Armco's reliance on Los Angeles Meat & Provision Drivers Union v. United States (1962), 371 U.S. 94, 83 S.Ct. 162, 9 L.Ed.2d 150 and Columbia River Packers Association, Inc. v. Hinton (1942), 315 U.S. 143, 62 S.Ct. 520, 86 L.Ed. 750 is misplaced. In the former case, the Court expressly found that the case 'was not one 'involving or growing out of any labor dispute,' but one involving an illegal combination between businessmen and a union to restrain commerce. In such a case, as Allen Bradley Co. clearly held, neither the Norris-LaGuardia Act nor the labor exemption provisions of the Clayton Act are applicable.' (371 U.S. at 102, 83 S.Ct. at 166) In Hinton, the dispute was one 'among businessmen over the terms of a contract for the sale of fish'; it was one 'altogether between fish sellers and fish buyers.' The sellers of fish were 'not employees of the petitioners or of any other employer, nor do they seek to be.' The controversy was plainly not a labor dispute and could not qualify under the Norris-LaGuardia exemption.
The District Court was in error in refusing the plaintiffs temporary injunctive relief and in dismissing the actions for a permanent injunction under the rule in Boys Markets; it, however, properly dismissed the cause of action asserted by the plaintiff Armco under the anti-trust law. The Court also effed in dismissing the cause of action for damages under 301 in the Armco case. Since we hold a cause of action was stated in count four in the Armco amended complaint, the District Court on remand should reconsider its ruling dismissing the pendent state law count in that case. Mine Workers v. Gibbs (1966), 383 U.S. 715, 86 S.Ct. 1130, 16 L.Ed.2d 218.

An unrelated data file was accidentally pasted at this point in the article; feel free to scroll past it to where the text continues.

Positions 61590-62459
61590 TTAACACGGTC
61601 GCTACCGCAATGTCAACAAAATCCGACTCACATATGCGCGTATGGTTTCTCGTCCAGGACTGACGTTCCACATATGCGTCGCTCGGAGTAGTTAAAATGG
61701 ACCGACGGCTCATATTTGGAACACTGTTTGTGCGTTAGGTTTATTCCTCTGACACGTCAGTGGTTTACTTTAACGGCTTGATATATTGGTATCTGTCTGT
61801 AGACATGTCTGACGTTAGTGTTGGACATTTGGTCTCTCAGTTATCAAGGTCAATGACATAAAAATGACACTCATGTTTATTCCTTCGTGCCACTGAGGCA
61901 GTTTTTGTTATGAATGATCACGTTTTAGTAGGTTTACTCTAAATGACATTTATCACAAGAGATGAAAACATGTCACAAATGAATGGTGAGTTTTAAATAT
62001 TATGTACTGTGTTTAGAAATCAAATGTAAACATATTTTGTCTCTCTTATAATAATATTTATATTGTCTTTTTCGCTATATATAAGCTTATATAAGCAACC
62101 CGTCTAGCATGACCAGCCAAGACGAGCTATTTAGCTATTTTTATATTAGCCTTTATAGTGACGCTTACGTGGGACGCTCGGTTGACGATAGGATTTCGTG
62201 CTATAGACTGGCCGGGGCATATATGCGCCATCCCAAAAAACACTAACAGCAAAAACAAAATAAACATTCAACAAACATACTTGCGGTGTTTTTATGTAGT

These actions are accordingly affirmed in part, reversed in part, and remanded with directions in conformity with the foregoing conclusions.
On application under FRAP Rule 8, an injunction in both cases pending appeal was granted by a member of this Court
Appeal from the dismissal of the second count is to the Temporary Emergency Court of Appeals. (Emergency Petroleum Allocation Act of 1973, 5, incorporating by reference 211(b)(c) of Economic Stabilization Act of 1970, 12 U.S.C. 1904 (note)). Armco has filed an appeal to that Court and that appeal is pending
See, Wilmington Shipping Company v. International Longshoremen's Association, supra (Adams, J., concurring), summarizing the holding in Monongahela
The right to recover of the defendants in damages is not before us and we express no opinion thereon. For an excellent discussion of such right, see Note, 6 Ga.L.Rev. 797 (1972)
310 U.S. at pp. 495-497, 60 S.Ct. at pp. 993-994